3 out of 5


New Mutants #50 ($2.99, Marvel Comics)

New Mutants #50, cover by John Tyler Christopher

  • Writer: Dan Abnett & Andy Lanning
  • Penciler: Feliz Ruiz & Klebs
  • Colorist: Val Staples w/ Jesus Arbuto
  • Letterer: VC’s Joe Caramagna
  • Assistant Editor: Jon Moisan
  • Editors: Bill Rosemann

And another New Mutants series comes to an end. Which is a shame because I really enjoyed the series. I picked it up on the tail end of Zeb Wells run and all through DnAs. The problem with the New Mutants is that they aren’t “new” and they work better together as a team, but it ends up being a team without a direction. The post-Schism mission of dealing with the X-Men’s loose ends finally gave the now-adult members a purpose.

The title started out as the latest class of mutants in training at the Xavier school, but they’ve grown beyond that and have become teachers and heroes of their own. So that left the New Mutants in a kind of void, and they’ve been there a long time. X-Force worked for awhile, taking the members and graduating them so to speak. But this is how fans like them, as they are portrayed in New Mutants.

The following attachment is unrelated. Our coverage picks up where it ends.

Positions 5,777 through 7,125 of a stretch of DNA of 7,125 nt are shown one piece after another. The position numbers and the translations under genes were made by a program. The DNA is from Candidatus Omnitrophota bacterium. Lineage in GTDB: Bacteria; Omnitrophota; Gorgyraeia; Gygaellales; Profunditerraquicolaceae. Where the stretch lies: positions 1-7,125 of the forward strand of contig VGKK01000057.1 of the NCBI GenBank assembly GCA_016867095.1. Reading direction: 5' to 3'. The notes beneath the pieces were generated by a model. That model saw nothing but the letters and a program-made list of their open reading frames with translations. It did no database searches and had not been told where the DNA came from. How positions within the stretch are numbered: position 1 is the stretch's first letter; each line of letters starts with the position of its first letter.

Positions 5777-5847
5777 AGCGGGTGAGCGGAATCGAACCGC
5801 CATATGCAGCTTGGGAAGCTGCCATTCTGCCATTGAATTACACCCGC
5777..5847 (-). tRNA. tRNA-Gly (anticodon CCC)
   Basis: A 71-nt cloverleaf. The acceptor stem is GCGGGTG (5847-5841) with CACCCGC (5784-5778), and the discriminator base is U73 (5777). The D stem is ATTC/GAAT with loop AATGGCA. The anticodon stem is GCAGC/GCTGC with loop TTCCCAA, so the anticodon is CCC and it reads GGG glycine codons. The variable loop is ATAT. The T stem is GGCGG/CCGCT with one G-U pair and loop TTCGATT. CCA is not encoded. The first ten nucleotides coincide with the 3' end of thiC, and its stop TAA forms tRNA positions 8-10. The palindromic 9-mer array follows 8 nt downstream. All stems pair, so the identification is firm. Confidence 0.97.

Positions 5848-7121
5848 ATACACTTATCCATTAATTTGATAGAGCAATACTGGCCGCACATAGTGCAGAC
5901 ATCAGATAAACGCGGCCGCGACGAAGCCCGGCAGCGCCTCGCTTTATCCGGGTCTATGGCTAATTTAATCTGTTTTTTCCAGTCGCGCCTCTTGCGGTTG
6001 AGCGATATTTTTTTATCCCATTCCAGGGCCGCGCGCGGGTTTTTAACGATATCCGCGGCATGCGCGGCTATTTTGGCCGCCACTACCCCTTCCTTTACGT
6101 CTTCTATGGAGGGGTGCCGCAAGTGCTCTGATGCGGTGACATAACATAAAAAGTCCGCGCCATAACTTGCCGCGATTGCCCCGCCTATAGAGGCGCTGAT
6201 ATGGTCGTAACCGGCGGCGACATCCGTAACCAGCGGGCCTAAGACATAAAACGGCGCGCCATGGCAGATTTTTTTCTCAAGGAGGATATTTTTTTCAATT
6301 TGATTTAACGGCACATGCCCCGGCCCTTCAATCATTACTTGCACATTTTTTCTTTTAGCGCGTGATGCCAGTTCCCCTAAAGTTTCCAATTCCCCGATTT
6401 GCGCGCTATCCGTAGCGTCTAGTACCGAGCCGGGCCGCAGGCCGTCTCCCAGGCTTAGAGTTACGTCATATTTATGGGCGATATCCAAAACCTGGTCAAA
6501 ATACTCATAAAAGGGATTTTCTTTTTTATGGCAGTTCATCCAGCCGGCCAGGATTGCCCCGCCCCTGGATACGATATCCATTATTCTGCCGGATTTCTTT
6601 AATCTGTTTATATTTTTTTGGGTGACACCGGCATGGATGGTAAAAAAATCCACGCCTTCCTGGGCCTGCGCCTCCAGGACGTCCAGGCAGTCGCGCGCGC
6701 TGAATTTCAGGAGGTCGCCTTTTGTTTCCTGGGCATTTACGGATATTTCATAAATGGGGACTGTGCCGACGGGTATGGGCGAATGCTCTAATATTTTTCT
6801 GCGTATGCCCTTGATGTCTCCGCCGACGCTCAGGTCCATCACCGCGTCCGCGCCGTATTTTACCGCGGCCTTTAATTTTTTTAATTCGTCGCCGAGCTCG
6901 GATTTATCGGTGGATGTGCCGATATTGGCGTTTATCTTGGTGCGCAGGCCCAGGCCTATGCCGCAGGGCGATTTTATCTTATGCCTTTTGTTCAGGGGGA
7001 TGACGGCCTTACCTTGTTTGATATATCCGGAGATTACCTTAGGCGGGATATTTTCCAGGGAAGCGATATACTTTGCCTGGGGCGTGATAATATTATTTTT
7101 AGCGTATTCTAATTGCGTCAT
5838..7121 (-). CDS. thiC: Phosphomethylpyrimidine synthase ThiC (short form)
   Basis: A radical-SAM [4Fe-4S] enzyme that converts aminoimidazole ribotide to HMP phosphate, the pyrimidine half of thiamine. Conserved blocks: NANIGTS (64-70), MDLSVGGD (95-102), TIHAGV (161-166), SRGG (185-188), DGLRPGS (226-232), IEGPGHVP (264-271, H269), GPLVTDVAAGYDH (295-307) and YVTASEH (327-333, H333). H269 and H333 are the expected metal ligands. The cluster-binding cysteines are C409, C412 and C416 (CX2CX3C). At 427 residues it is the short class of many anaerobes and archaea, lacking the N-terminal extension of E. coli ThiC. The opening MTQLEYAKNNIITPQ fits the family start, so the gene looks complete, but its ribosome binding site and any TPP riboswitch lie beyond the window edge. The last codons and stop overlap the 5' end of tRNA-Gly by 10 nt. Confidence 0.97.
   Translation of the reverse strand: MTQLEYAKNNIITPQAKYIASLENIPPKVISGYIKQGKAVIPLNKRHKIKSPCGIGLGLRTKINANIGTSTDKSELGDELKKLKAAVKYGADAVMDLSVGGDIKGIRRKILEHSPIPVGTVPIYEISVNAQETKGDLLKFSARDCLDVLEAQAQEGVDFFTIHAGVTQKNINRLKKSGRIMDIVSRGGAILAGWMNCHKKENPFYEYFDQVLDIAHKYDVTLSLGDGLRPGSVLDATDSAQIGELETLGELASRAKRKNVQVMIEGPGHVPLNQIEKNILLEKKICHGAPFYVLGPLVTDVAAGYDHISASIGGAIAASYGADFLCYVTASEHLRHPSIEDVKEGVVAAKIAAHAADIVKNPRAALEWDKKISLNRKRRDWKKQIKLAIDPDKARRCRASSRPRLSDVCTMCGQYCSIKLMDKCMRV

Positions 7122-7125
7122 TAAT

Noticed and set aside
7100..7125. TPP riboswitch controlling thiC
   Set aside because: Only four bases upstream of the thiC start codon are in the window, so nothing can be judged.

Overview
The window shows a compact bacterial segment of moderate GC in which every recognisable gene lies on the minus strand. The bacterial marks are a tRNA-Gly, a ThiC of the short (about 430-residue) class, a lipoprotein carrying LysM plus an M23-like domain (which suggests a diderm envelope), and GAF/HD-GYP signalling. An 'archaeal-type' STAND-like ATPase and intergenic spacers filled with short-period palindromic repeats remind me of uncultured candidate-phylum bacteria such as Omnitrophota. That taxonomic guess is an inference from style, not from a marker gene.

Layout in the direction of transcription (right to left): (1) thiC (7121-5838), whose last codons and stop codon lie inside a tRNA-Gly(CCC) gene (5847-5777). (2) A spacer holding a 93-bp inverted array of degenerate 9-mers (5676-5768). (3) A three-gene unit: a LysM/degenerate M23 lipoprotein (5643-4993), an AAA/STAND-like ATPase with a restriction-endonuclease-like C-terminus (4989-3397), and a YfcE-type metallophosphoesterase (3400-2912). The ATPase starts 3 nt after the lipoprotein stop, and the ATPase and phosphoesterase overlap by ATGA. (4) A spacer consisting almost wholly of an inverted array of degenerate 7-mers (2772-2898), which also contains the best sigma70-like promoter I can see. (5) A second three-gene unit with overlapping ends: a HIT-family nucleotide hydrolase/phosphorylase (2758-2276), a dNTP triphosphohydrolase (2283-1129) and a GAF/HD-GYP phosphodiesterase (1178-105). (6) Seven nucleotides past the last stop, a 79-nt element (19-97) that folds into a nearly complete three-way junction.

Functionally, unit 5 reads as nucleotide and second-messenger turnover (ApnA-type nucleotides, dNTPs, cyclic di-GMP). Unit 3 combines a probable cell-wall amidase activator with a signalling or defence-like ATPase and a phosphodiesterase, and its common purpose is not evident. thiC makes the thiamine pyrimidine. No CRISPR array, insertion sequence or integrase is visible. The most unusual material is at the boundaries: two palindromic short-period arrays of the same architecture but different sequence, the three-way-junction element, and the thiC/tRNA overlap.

This last issue does a decent job of wrapping things up. It does a great job of looking back over DnA’s run and their storylines. Seeing the characters pop in and out is fun. Seeing how DnA resolves everything in one book is very nice. But sadly the end leaves the characters in limbo again.

We know that Cannonball and Sunspot join the Avengers. We know that Karma is part of the Jean Grey School (and appearing in Astonishing X-Men) but what about all the rest? Logan tells Dani that her team does good in dealing with the loose ends, but where and when will that happen?

This is bittersweet for fans of the characters because they become loose ends themselves after this.

4 out of 5


Lot 13 #1 ($2.99, DC Comics/Vertigo)

Lot 13 #1, cover by Glenn Fabry

  • Writer: Steve Niles
  • Art: Glenn Fabry
  • Colored: Adam Brown
  • Letterer: Saida Tomofonte
  • Associate Editor: Kristy Quinn